This “brief scoping review” provides an overview of current research findings that pertain to law enforcement officers mentoring youth.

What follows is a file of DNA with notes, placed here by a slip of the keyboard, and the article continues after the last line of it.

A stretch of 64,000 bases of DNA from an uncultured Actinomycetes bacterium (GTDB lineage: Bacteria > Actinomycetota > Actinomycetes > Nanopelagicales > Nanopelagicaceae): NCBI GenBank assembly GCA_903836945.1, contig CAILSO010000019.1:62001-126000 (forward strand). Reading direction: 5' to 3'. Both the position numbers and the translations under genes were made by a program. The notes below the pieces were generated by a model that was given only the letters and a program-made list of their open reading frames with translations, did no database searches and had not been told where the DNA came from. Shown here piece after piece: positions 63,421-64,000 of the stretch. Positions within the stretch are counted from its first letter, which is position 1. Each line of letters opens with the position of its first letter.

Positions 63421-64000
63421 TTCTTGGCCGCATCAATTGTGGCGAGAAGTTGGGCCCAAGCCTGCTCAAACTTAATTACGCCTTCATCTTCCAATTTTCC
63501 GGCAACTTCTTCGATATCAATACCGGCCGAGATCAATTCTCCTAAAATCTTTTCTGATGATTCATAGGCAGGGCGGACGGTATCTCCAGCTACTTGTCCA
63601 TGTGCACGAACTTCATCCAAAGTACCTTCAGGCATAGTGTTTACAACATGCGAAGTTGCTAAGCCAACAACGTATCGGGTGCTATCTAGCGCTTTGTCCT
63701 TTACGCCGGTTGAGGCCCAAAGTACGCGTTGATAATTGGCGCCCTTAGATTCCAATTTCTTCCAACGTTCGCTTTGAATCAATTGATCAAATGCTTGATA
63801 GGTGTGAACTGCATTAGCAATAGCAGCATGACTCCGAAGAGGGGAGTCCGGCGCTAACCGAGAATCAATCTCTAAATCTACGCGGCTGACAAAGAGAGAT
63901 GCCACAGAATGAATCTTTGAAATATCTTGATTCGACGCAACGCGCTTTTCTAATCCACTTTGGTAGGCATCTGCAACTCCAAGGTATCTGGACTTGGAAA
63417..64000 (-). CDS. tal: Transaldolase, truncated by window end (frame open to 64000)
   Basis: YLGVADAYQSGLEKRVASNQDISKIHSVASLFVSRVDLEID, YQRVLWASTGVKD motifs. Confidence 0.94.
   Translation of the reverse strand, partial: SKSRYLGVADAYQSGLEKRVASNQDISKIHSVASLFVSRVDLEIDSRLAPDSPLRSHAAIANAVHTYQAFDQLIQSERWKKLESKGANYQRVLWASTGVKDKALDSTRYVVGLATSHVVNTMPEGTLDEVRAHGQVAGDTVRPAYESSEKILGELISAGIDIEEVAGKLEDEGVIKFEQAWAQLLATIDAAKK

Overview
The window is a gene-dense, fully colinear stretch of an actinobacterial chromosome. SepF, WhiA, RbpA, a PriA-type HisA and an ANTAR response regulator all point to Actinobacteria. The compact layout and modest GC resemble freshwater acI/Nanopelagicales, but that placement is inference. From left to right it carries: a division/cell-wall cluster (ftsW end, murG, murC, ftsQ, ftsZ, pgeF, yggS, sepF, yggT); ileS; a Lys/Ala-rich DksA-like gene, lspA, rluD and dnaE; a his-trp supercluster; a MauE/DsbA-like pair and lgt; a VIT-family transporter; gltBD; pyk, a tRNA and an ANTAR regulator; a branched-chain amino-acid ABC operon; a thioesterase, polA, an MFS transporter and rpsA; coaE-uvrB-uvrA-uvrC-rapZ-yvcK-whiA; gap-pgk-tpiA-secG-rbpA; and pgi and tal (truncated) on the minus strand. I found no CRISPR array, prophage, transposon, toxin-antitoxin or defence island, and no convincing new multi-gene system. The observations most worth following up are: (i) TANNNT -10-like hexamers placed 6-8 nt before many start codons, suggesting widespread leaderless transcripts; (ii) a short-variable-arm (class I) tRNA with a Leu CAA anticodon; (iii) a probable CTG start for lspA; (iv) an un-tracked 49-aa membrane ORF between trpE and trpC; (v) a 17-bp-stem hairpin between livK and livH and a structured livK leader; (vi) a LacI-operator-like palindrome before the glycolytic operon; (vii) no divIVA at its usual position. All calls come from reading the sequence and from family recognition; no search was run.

Although acknowledging that this is not a systematic review of all available research on this topic, the author presents this report as the “current landscape” of the types of programs that have been studied, the goals of such programs, and the evidence of their effectiveness in achieving intended outcomes. The review begins with a brief history and theoretical justification for engaging law enforcement personnel as mentors. Next, an overview of the review’s scope and literature search strategy is provided, along with a summary of findings of identified studies and consideration of their limitations. The final sections provide conclusions and recommendations. The reviewed literature indicates there are two major ways in which police and other law enforcement personnel have been engaged in mentoring roles for youth. First, under community-based mentoring programs, opportunities are provided for law enforcement personnel and youth to interact with one another in informal community settings. A second kind of police-youth mentoring occurs in a school setting in which officers with responsibility for a safe school environment interact with students to promote positive behaviors and constructive decisionmaking. Almost half of the evaluations identified in this review occurred in a community setting. Overall, the findings provide limited evidence that police mentoring programs can improve youths’ attitudes toward police and beliefs in police legitimacy. Mentee attitudes tended to improve following structured activities that enabled youth to have meaningful discussions and collaboration with their mentors.
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